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Are there common, tried and tested techniques for making sure that when displaying very large and very small objects, in a 3D environment, those objects don't display in front or behind each other?

The scenario I am thinking of is a small person object being closer to the camera than a single, large (for the sake of argument) wind mill arm. As the wind mill turns, the centre of the arm would pass in front and behind the person object's centre. However, depending on the position of the camera, the arm should only be shown as passing either behind or in front of the person object.

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Yes. Modern 3D graphics use a per-fragment (essentially, per-pixel) depth buffer to handle these scenarios correctly.

Rendered geometry (your person, your windmill arm) passes through the transformation pipeline, ultimately arriving in screen space with a screen space depth (distance from the eye point) for every vertex. That depth is interpolated over the surface of the geometry along with other attributes during rasterization. Before a final fragment is written to the output, the fragments depth is compared with the existing value in the depth buffer. If the existing depth is closer to the eye than the depth of the fragment, the fragment isn't written (it would be "behind" something closer).

The specifics of the depth buffer values, comparisons, and writing process can be tweaked via your graphics API, but that's the basic behavior. It handles basically everything except translucent objects, which must further be sorted by depth front-to-back before being rendered (because you do want to see some portion of fragments behind transparent fragments).


Since it sounds like you need to implement this yourself, I'll talk briefly about how. You don't need access to the GPU to do it; if you're writing your 3D pipeline yourself you're already having to do basically all the same things. At some point in your pipeline you have transformed 3D coordinates for all your vertices. And you'll be rasterizing triangles formed by those vertices by interpolating across the surface of those triangles, so you can interpolate depth (Z) just like any other attribute.

A depth buffer is straightforward: it's a big array of floats, an array that is the same size as your rasterization target (color buffer). For example, float depthBuffer[640 * 480];.

At the start of a render frame, clear this entire buffer to 1.0f (or whatever you choose to be the "furthest" depth). Then, when rasterizing your triangles, before you write the final color for the triangle, check the interpolated depth of that pixel against the depth in the buffer for that pixel's coordinates:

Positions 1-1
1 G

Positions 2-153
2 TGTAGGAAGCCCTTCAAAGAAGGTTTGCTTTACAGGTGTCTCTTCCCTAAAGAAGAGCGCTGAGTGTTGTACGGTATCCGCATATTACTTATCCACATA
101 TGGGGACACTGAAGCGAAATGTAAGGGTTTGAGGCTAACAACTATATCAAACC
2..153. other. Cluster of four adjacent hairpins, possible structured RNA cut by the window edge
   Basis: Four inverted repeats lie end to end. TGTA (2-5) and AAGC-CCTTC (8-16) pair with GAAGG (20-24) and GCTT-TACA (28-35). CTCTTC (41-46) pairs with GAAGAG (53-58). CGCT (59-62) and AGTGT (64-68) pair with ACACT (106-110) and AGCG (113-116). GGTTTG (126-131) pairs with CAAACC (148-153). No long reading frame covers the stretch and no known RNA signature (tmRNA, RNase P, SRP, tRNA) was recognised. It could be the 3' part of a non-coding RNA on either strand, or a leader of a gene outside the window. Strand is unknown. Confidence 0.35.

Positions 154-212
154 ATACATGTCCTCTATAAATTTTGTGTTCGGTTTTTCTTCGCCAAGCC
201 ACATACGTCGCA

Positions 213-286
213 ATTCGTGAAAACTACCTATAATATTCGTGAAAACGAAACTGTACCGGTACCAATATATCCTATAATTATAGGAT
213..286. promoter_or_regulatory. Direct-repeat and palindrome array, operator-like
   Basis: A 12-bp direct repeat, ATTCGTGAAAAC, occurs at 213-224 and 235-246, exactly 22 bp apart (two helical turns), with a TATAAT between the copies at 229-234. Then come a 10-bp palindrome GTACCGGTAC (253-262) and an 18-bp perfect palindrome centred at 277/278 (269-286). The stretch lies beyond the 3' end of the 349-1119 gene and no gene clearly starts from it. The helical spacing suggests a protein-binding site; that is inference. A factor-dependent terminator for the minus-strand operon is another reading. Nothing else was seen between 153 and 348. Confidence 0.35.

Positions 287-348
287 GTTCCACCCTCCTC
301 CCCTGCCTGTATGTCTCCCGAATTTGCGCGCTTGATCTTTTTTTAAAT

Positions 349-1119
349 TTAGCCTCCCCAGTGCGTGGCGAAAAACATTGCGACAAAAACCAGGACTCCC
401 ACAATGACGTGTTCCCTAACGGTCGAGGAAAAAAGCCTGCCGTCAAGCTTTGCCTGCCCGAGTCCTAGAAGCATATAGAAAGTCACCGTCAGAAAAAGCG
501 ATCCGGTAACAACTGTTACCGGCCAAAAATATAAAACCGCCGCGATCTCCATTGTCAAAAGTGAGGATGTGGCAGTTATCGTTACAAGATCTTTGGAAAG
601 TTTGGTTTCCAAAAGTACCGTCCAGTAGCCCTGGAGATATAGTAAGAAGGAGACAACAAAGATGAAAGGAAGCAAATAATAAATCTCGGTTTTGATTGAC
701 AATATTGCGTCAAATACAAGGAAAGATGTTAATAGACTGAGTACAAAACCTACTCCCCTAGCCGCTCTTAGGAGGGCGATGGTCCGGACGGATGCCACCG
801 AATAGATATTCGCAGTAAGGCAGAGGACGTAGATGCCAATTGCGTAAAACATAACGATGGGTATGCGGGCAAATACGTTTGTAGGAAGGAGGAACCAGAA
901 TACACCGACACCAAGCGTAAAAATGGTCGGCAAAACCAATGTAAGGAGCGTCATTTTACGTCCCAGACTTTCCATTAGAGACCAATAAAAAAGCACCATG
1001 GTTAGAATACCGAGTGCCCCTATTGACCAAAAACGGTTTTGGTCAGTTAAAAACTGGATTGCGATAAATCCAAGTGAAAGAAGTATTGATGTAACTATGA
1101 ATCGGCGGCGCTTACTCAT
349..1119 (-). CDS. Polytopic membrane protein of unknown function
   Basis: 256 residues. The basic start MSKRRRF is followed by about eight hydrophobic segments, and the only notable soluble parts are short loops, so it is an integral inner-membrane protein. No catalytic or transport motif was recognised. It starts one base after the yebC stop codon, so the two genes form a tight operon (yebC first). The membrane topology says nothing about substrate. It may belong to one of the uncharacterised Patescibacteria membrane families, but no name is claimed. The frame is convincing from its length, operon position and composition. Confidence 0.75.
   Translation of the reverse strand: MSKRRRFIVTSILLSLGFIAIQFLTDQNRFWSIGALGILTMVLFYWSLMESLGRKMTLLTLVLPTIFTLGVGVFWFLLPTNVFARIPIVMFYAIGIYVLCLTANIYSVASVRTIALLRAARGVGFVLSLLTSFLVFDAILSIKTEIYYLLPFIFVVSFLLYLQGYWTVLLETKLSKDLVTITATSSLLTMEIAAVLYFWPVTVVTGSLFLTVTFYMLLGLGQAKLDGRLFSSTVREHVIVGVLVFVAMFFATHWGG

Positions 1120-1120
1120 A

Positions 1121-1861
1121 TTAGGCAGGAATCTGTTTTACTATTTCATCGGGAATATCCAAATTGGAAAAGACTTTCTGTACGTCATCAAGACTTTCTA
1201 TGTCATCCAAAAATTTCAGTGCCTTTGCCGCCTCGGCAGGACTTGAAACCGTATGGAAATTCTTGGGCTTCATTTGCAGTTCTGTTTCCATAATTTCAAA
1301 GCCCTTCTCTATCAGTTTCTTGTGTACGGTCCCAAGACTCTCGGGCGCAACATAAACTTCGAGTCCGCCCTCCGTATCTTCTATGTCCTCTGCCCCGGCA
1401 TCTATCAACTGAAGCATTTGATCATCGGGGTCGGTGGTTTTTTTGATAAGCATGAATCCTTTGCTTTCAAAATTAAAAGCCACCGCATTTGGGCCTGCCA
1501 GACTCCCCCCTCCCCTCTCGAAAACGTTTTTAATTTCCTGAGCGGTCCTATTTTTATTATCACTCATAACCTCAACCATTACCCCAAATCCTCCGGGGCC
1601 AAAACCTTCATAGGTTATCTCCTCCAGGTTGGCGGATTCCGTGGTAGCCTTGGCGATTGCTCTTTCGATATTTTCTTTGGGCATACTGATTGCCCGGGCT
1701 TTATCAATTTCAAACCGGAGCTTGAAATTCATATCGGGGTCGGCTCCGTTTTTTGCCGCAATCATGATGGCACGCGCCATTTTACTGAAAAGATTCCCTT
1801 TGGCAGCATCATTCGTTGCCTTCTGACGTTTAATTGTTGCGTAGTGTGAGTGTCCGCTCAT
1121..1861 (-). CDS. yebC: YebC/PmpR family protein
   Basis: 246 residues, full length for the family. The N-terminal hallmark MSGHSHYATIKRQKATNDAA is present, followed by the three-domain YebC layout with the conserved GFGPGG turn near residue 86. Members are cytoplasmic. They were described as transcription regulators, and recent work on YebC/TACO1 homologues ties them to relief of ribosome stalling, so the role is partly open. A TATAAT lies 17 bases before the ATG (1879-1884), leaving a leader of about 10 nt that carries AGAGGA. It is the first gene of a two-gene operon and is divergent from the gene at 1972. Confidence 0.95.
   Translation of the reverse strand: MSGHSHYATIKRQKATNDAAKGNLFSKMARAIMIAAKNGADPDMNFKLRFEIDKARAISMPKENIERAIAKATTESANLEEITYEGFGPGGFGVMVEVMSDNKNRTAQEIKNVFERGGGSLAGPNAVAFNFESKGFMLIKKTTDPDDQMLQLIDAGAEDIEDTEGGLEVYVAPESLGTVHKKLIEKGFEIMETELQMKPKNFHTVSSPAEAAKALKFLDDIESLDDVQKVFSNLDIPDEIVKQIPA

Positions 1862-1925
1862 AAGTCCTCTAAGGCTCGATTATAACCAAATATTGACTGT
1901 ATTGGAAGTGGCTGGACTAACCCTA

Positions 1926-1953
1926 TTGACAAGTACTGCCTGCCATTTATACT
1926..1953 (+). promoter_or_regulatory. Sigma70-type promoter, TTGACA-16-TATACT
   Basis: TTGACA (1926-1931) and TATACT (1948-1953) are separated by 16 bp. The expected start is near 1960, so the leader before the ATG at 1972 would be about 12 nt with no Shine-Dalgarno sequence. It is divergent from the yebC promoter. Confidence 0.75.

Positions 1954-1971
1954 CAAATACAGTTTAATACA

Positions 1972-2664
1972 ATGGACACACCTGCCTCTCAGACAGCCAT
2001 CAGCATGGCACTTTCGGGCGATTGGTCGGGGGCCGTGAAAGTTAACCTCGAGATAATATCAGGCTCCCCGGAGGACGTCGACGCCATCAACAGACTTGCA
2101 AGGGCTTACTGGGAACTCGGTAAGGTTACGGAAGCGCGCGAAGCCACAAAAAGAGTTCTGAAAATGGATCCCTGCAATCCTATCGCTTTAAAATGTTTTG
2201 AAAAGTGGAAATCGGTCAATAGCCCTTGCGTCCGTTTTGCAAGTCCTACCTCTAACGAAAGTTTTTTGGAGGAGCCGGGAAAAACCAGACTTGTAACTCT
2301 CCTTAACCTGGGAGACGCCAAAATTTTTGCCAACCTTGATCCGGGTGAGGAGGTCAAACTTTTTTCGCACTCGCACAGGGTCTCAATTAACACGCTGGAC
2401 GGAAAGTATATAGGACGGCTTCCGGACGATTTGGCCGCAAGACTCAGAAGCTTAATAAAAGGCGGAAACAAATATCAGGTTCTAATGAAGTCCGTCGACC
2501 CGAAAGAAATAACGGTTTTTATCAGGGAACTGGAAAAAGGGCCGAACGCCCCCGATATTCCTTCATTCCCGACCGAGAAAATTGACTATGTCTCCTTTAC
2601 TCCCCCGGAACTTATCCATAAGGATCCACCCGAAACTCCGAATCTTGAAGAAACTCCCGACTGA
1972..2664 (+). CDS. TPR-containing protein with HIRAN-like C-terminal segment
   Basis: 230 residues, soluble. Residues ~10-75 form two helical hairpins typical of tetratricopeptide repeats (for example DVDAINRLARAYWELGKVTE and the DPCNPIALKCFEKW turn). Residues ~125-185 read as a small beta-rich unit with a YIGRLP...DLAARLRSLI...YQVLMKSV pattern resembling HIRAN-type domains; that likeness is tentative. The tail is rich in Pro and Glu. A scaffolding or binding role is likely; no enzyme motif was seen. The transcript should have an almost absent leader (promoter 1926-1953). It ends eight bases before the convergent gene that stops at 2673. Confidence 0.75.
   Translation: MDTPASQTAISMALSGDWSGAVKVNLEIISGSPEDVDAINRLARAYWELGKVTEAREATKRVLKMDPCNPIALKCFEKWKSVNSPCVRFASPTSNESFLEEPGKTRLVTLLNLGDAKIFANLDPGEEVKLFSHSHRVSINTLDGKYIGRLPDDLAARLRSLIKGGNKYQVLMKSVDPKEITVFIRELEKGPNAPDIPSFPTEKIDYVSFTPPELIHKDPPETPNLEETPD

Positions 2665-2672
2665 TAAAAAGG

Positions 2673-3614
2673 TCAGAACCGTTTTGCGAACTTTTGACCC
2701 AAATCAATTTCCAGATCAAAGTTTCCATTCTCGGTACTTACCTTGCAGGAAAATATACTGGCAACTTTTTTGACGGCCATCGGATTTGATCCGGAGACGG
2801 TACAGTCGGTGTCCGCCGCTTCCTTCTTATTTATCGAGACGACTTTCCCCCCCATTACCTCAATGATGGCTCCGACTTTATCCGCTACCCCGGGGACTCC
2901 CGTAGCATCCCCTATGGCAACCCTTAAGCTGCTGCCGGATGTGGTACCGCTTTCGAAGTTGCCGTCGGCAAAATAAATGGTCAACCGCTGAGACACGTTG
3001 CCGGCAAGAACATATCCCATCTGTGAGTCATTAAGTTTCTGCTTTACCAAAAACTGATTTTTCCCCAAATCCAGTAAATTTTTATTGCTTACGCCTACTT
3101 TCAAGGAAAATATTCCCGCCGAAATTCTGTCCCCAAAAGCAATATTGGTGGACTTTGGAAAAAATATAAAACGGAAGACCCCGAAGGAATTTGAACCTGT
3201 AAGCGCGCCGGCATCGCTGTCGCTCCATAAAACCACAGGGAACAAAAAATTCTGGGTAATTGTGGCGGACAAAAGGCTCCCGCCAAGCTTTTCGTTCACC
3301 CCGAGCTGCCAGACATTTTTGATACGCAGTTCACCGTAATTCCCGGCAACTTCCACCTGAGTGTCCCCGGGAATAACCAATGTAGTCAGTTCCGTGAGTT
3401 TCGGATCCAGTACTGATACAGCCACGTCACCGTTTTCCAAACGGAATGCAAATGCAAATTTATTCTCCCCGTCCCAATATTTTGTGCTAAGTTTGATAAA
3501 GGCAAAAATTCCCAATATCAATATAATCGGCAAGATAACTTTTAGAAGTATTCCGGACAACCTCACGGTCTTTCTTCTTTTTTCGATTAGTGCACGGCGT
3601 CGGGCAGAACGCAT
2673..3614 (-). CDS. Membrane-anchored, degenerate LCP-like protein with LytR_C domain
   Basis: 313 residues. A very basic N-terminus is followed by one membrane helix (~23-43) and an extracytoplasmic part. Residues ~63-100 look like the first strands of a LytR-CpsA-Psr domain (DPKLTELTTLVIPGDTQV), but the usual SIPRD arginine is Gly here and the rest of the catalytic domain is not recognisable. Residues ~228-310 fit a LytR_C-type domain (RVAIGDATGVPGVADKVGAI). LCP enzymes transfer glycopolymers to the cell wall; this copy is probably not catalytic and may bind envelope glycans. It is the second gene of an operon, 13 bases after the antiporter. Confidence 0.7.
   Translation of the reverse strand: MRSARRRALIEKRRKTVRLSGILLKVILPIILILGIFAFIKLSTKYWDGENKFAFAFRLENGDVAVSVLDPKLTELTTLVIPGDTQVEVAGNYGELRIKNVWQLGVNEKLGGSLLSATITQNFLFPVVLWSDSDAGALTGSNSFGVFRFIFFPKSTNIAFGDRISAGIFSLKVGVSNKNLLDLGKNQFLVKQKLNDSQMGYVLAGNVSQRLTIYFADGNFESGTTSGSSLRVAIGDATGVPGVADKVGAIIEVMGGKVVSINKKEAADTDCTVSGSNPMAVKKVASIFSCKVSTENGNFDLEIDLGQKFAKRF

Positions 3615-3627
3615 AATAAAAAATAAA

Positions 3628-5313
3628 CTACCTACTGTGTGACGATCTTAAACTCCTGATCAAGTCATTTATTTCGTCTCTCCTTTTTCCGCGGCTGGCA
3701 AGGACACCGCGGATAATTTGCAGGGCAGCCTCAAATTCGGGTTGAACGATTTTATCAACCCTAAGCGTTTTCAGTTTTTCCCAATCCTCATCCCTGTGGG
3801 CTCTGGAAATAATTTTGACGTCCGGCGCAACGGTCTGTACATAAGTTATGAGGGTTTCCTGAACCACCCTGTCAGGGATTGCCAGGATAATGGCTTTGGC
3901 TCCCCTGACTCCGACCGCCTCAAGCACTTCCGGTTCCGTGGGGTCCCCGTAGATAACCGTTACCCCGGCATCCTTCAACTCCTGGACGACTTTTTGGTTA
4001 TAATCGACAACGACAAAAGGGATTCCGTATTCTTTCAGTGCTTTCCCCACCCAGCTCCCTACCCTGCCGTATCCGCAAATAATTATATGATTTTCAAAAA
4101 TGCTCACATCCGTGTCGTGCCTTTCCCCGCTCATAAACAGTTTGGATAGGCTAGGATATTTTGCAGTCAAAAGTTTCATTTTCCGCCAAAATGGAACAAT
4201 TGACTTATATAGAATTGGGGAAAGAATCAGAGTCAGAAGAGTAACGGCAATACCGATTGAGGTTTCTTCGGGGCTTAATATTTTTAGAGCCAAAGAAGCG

if (depth[pixelY * frameBufferWidth + pixelX] > interpolatedDepth) {
  // no previously-written pixels were closer than this pixel
  framebuffer[pixelY * frameBufferWidth + pixelX] = finalColor;

  // update the depth buffer
  depth[pixelY * frameBufferWidth + pixelX] = interpolatedDepth
}

This can be adapted to ray-tracing renderers as well (there are several papers on ray-z-depth algorithms). If your custom 3D implementation is not rasterization based or otherwises uses some other technique than the above, you'll probably have to post more about it before anybody can provide a drop-in implementation of a depth buffer.

Note that any kind of sorting-only process is going to fail at some point, which is why we generally use the depth buffer approach in modern renderers (even modern software renderers). Sorting-only is basically a painter's algorithm, which has impossible cases which will always render incorrectly.

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  • \$\begingroup\$ I'm really looking for something which can figure out how to depth order big and small objects because I don't have the option of the type of pipeline you describe. \$\endgroup\$ – Matt W Jul 13 '16 at 17:53
  • \$\begingroup\$ As far as I can tell that pipeline handles your scenario, so you could just implement that. But it's possible I'm not completely understanding your scenario. Could you add a picture of the scenario you're talking about? As far as I can visualize it from your description so far, it's not actually that complicated. \$\endgroup\$ – Josh Jul 13 '16 at 17:54
  • \$\begingroup\$ No, it's not complicated, I think. Unfortunately I don't have access to the GPU hardware so that sort of advanced pipeline isn't an option. I'm writing the 3D engine entirely myself. I guess it's a clever sorting mechanism that I'm looking for. The question becomes "this small object is essentially behind this big object but should be rendered in front because the whole of it is in front of part of the large object." \$\endgroup\$ – Matt W Jul 13 '16 at 18:01
  • \$\begingroup\$ Ah, you don't need the GPU hardware. A depth buffer is just a big array of floats, you can implement it pretty trivially, I updated the answer to show how. \$\endgroup\$ – Josh Jul 13 '16 at 18:09
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    \$\begingroup\$ @MattW So how are you actually drawing things in your renderer if you are never plot actual pixels? I'm really confused how your render is working. It would be extremely helpful if you would edit your original post to describe your rendering system, othewise you're just going to have a lot of people making guesses with the limited information you've provided, since it sounds like you're implementation differs significantly from what most graphics folks are familiar with. \$\endgroup\$ – Josh Jul 13 '16 at 18:23

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